Soy protein formulas are used for different conditions including CMA, CM protein intolerance, lactose and galactose intolerance and in the management of infants with severe gastroenteritis. The use of such formulas for the prevention of atopy is rather controversial. Some studies have shown that soy formulas or breast-feeding supplemented with soy formula for the first six months of life significantly reduce the prevalence of atopic diseases [56,57]. In our studies, using a soy protein formula when breast-milk was not available, we did not see an increased prevalence of soy sensitization [6,7,48,58]. However, other studies failed to show any preventive effect of soy formulas [59,60]. These contradictory results may be explained by different factors. The number of babies studied by Kjellman and Johansson [59] was very low, being only 23 subjects in the study. The babies studied by Chandra et al. seemed to belong to a very select atopic-prone study group, with specific IgE and total cord blood IgE levels which were unusually high [60].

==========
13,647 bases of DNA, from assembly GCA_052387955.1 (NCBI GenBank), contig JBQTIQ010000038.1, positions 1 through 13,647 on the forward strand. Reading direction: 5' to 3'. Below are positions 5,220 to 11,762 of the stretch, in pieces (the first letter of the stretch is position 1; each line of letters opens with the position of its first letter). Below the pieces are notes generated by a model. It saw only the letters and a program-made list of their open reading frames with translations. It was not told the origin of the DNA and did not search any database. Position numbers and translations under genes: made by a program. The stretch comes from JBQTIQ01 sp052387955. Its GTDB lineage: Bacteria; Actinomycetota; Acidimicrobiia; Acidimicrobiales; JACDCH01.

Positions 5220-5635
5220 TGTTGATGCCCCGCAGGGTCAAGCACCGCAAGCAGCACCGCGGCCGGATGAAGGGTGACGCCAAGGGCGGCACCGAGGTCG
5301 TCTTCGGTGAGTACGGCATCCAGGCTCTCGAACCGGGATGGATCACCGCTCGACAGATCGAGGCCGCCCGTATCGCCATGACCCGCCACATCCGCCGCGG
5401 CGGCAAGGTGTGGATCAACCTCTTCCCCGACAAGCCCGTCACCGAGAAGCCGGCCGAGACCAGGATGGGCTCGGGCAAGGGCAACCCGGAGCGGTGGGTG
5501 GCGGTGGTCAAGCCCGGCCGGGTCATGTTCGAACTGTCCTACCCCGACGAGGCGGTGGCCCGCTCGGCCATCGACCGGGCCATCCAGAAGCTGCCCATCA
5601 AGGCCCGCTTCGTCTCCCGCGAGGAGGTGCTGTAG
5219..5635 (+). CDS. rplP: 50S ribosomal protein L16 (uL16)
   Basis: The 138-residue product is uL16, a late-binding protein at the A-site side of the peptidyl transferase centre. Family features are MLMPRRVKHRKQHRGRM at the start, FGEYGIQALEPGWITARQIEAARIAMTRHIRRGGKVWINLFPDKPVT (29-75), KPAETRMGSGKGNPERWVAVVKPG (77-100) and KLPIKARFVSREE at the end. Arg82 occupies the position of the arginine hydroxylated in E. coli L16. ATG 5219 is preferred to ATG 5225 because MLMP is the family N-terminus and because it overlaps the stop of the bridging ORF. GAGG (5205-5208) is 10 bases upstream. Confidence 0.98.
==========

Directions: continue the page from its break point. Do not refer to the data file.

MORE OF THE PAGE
There is no doubt that soy proteins can induce sensitization and different allergic manifestations. However, during the last decade soy allergenicity has been frequently emphasized in the literature, without providing data on the true prevalence of soy allergy in different allergic diseases. Sampson has found that only 5% of 204 patients with AD showed soy sensitivity, has demonstrated by double-blind placebo controlled challenge tests [61]. We have also confirmed this demonstrating that only 4% of 143 children with AD showed positive challenge tests to soy [62]. In addition, we reported a study of 21 infants with AD due to CM hypersensitivity, where a soy-protein formula was substituted in place of CM. Twenty of these infants showed improved skin lesions with the soy-protein formula [63].